Coordinator: Dr. Luis Miguel Seijó Maceiras
Lung Cancer (LC) is an important disease on account of a high incidence and severity and its associated mortality. In contrast to the therapeutic response obtained in other solid tumours, the prognosis of LC has improved only slightly in recent decades, with a 5-year survival still below 15%. The typology of LC is defined by pathological criteria differentiate LC as small and non-small cell carcinoma (NSCLC), with the later further classified as adenocarcinoma, squamous cell carcinoma and large cell carcinoma. Immunohistochemical markers are increasingly used for the correct classification of LC, and the proportion of NSCLC cases remaining undifferentiated is currently very low. The incorporation of prognostic molecular markers, such as Epidermal Growth Factor Receptor (EGFR) and Anaplastic Lymphoma Kinase (ALK), have given further insight in the classification of LC, mainly of the adenocarcinoma subtype, and specific treatments have been developed for patients harbouring abnormalities in these genetic markers, which have led to significant changes in treatment regimens currently added to clinical guidelines, justified by the improvement they attain in recurrence rates and survival. A better characterization of LC through molecular patterns in the tumour is needed, and research focusing on this point is expected to attain a significant social impact.
The line of LC at CIBERES works in the following areas:
The Strategic Project on LC created the IASLC and CIBERES cohorts of surgically-treated patients stage Ip/IIp in the period 2013-15, with baseline and follow-up clinical information, including biological samples from patients in these cohorts in the CIBERES Pulmonary Biobank Platform, for the performance of molecular marker studies. Thought an agreement between CIBERES and the “Red Temática de Investigación Colaborativa en Cancer” (RTIC Cancer) molecular analyses have been started, and tissue microarrays (TMAs) have been distributed to the central laboratories for the performance of biological analysis. Follow-up of these cohorts is scheduled till end 2016 for the IASLC Cohort and till 2021 for the CIBERES Cohort, with the inclusion of this follow-up in the proposed Project, together with the complete statistical analyses of the assessed prognostic and predictive molecular markers. Analyses of a prognostic specific protein signature expression, tissue inflammatory markers and stromal cell markers will be also analysed by immunochemistry. Some genes methylation will be also assessed in tissue samples, and for inflammatory markers in peripheral blood, as potentially prognostic or predictive markers.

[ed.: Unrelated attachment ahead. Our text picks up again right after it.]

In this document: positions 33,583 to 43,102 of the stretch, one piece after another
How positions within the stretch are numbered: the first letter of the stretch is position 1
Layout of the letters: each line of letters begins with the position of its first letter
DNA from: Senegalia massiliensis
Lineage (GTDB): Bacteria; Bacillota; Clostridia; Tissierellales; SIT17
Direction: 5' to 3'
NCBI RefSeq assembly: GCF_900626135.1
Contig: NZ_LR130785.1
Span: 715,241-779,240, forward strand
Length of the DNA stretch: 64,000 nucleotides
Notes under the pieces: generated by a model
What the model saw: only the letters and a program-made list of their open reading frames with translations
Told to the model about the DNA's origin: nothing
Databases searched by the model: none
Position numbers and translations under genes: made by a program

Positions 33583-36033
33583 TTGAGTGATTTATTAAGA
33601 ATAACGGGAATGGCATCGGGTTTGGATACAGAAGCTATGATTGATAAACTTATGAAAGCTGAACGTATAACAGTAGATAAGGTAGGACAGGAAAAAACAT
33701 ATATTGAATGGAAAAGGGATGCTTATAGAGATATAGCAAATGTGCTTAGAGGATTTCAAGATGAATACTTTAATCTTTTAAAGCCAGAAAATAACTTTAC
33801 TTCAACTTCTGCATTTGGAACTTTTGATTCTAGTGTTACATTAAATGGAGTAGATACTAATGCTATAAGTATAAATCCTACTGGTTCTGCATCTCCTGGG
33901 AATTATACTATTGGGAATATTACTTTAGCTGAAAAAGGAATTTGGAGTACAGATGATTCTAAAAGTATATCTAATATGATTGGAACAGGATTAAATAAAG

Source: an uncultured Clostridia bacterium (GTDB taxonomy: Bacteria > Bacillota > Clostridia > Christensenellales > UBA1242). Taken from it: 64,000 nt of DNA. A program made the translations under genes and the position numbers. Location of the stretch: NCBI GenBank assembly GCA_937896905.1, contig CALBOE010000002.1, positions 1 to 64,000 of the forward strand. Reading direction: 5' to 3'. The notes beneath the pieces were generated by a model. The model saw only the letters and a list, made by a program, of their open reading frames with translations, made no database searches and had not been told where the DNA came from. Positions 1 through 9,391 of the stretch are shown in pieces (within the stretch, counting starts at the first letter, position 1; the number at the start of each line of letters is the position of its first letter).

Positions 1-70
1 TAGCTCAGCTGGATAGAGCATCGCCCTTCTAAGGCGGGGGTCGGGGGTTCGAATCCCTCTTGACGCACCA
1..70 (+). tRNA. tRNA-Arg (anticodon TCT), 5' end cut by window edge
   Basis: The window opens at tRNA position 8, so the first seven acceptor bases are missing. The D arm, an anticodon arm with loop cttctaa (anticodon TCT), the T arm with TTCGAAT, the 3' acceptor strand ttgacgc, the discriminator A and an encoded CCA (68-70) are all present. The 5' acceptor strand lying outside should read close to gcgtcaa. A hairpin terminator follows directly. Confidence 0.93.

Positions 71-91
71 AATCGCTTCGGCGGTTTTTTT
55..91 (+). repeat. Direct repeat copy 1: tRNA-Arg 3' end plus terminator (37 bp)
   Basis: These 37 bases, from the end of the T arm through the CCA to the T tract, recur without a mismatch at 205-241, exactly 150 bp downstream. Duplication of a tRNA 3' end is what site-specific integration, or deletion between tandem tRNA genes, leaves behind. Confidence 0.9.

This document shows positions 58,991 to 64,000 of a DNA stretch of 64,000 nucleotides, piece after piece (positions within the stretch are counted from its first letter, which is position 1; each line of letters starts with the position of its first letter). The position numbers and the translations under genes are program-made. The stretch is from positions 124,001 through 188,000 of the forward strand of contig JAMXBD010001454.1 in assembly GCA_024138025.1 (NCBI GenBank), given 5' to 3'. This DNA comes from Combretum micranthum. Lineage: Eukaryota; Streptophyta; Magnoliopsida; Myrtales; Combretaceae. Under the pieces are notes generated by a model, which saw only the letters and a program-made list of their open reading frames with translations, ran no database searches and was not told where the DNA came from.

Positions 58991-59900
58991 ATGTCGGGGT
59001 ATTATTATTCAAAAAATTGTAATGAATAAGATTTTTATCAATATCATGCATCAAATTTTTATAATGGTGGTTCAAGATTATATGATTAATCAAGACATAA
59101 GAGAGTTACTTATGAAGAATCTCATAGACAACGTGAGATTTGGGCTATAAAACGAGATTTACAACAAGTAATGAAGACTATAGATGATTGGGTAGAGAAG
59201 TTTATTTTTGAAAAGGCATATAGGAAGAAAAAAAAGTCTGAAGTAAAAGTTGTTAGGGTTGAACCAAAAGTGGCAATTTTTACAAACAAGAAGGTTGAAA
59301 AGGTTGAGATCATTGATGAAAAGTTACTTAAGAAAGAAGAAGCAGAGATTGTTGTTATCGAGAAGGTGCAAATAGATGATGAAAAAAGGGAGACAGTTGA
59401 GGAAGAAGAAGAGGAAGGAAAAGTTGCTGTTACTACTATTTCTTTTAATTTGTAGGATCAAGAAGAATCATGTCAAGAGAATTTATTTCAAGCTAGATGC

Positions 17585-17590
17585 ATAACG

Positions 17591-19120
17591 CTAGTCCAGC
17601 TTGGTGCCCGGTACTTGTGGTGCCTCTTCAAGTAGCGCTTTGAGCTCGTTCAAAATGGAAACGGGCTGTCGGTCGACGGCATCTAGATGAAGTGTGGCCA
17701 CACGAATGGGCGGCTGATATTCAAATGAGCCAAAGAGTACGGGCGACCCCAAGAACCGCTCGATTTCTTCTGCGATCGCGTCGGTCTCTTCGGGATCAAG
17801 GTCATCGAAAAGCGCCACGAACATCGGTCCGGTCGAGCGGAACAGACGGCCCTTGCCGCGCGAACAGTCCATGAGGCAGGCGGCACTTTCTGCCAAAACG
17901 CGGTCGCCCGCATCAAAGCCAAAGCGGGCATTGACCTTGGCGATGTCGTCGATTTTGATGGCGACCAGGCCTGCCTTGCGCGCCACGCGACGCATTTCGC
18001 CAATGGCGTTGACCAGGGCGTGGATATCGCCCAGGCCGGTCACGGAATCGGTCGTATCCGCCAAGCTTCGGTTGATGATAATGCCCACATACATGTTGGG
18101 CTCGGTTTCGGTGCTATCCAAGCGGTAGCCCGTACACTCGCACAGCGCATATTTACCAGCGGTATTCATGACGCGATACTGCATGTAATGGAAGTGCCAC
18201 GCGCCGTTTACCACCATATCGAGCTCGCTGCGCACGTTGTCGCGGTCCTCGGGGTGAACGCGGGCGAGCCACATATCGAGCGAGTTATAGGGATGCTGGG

The aggressive and heterogeneous nature of LC has prompted to carry out population screening. From 2014, the LC line at CIBERES created the Early COPD Cohort of up to 2000 subjects at risk for LC due to smoking-related COPD. This project will follow enrolment of subjects till end 2016 for a estimated identification of 100 stage I/IIp LC patients who would be surgically treated. Follow-up of the Early-COPD Cohort will continue till 2021, and molecular markers, that showed prognostic or predictive power on the IASLC and CIBERES cohorts, will be tested in this screening cohort for external validity assessment.
Cytology samples of nodes and tumours in the mediastinum or lobar regions obtained through endobronchial ultrasonography with needle aspiration (EBUS-NA) are the only diagnostic samples available in more than a half of LC. The assessment of molecular markers with potential prognostic and predictive value, in samples obtained through semi-invasive techniques as EBUS-NA, is of main importance, considering that in a significant number of patients these samples are the only ones available for molecular staging. It is expected to be highly important to obtain molecular information from these samples, and its prognostic power will be determined in patients with stage II-III-IV.
Obstructive sleep apnea hypopnea syndrome (OSAHS) is an important medical condition, which causes significant morbidity and mortality. Intermittent hypoxia is a characteristic of the disease and has been linked to the progression of cancer in animal models, and a link between OSAHS and LC progression has been hypothesized. Home sleep testing and biological sampling will be performed in patients recently diagnosed with LC. Follow-up of LC patients with and without sleep-disordered breathing will contribute to the clarification of the potential influence of OSAHS on LC prognosis. Additionally they will be performed studies of home sleep testing, biological sampling and follow-up in volunteers participating in Early-COPD cohort to determine the prevalence of sleep disordered breathing in this population, and its relationship with the diagnosis of LC at baseline or the follow-up.
The general aims in the present project 2016-2019 are: